12. The second point to be noted is that the German public authorities are not involved in the decision to opt for arbitration nor are they called upon to intervene automatically in the proceedings before the arbitrator. The Federal Republic of Germany, as a Member State of the Community responsible for the performance of obligations arising from Community law within its territory pursuant to Article 5 and Articles 169 to 171 of the Treaty, has not entrusted or left to private individuals the duty of ensuring that such obligations are complied with in the sphere in question in this case.
13. It follows from these considerations that the link between the arbitration procedure in this instance and the organization of legal remedies through the courts in the Member State in question is not sufficiently close for the arbitrator to be considered as a “court or tribunal of a member state” within the meaning of Article 177.
14. As the Court has confirmed in its judgment of 6 October 1981 Broekmeulen, Case 246/80 (1981) ECR 2311), Community Law must be observed in its entirety throughout the territory of all the Member States; parties to a contract are not, therefore, free to create exceptions to it. In that context attention must be drawn to the fact that if questions of Community Law are raised in an arbitration resorted to by agreement the ordinary courts may be called upon to examine them either in the context of their collaboration with arbitration tribunals, in particular in order to assist them in certain procedural matters or to interpret the law applicable, or in the course of a review of an arbitration award – which may be more or less extensive depending on the circumstances – and which they may be required to effect in case of an appeal or objection, in proceedings for leave to issue execution or by any other method of recourse available under the relevant national legislation.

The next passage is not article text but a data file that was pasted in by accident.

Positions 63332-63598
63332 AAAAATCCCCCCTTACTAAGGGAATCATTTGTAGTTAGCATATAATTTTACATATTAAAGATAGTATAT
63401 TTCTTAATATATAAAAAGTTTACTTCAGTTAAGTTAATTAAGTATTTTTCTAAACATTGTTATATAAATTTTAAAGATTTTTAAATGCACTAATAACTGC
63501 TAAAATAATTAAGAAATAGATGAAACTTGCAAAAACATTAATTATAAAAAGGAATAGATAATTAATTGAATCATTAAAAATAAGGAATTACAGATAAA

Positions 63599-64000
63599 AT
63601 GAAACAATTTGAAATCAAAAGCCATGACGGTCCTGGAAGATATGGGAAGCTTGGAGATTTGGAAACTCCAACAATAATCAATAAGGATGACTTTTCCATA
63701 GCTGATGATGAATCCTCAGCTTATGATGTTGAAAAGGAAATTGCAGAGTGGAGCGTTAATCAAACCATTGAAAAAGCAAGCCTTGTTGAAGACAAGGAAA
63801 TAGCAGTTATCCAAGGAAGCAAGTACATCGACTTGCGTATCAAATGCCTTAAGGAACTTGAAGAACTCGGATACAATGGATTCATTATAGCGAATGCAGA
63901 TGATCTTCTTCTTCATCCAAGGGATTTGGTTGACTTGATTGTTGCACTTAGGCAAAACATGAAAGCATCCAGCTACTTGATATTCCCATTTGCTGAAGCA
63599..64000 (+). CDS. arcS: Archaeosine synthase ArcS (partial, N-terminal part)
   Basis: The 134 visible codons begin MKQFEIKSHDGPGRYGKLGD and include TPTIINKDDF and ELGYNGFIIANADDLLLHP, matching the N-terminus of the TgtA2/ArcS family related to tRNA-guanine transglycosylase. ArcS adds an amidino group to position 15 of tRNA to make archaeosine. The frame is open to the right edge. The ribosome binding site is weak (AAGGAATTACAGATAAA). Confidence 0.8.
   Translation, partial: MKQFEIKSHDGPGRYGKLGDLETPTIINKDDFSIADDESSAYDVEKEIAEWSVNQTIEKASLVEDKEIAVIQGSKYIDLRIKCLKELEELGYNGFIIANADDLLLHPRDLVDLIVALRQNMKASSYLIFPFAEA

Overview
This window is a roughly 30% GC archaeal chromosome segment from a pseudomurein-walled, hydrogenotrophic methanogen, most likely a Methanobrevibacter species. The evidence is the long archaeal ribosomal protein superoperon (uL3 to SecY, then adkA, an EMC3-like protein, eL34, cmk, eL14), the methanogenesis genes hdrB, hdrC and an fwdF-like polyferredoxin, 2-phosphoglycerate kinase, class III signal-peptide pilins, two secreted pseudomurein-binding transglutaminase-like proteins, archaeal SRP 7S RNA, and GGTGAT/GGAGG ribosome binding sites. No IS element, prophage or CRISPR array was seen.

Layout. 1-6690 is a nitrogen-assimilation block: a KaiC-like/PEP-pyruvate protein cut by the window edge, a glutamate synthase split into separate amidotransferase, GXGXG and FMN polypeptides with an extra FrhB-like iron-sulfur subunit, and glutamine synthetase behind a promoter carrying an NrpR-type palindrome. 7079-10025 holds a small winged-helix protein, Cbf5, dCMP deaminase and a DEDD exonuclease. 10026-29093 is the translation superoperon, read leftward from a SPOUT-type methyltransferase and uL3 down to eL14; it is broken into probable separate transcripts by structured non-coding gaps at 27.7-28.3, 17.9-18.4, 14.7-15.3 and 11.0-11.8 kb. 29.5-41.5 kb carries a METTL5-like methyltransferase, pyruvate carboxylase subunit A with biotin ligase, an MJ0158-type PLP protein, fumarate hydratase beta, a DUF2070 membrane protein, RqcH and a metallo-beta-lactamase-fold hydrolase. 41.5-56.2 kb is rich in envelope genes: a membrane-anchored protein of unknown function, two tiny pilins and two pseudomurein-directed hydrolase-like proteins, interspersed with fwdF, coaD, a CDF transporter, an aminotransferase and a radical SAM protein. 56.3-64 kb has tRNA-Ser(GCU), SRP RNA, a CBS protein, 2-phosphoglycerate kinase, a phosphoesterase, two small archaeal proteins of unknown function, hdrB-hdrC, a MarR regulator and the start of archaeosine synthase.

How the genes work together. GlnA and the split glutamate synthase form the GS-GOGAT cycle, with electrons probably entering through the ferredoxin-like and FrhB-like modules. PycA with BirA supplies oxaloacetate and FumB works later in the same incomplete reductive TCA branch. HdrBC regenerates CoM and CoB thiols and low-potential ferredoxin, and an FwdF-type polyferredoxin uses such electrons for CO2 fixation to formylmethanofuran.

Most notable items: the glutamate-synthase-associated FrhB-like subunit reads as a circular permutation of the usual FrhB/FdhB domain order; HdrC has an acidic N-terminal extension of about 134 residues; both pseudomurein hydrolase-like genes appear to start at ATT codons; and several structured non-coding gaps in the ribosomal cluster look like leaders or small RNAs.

15. It is for those national courts and tribunals to ascertain whether it is necessary for them to make a reference to the Court under Article 177 of the Treaty in order to obtain the interpretation or assessment of the validity of provisions of community law which they may need to apply when exercising such auxiliary or supervisory functions.
16. It follows that in this instance the court has no jurisdiction to give a ruling.
17. The Costs incurred by the Kingdom of Denmark, the Italian Republic, the United Kingdom and the Commission of the European Communities, which have submitted observations to the Court, are not recoverable. As these proceedings are, in so far as the parties to the main dispute are concerned, in the nature of a step in the arbitration proceedings, the decision as to costs is a matter for the arbitrator.
On those grounds ,
In answer to the questions referred to it by the arbitrator in the dispute between Nordsee Deutsche Hochseefischerei Gmbh, on the one hand, and Reederei Mond Hochseefischerei Nordstern AG & Co. KG and Reederei Friedrich Busse Hochseefischerei Nordstern AG & Co. KG, on the other hand, by a decision of 22 April 1981, hereby rules:
The court has no jurisdiction to give a ruling on the questions referred to it by the arbitrator.
Source: © European Union, http://eur-lex.europa.eu/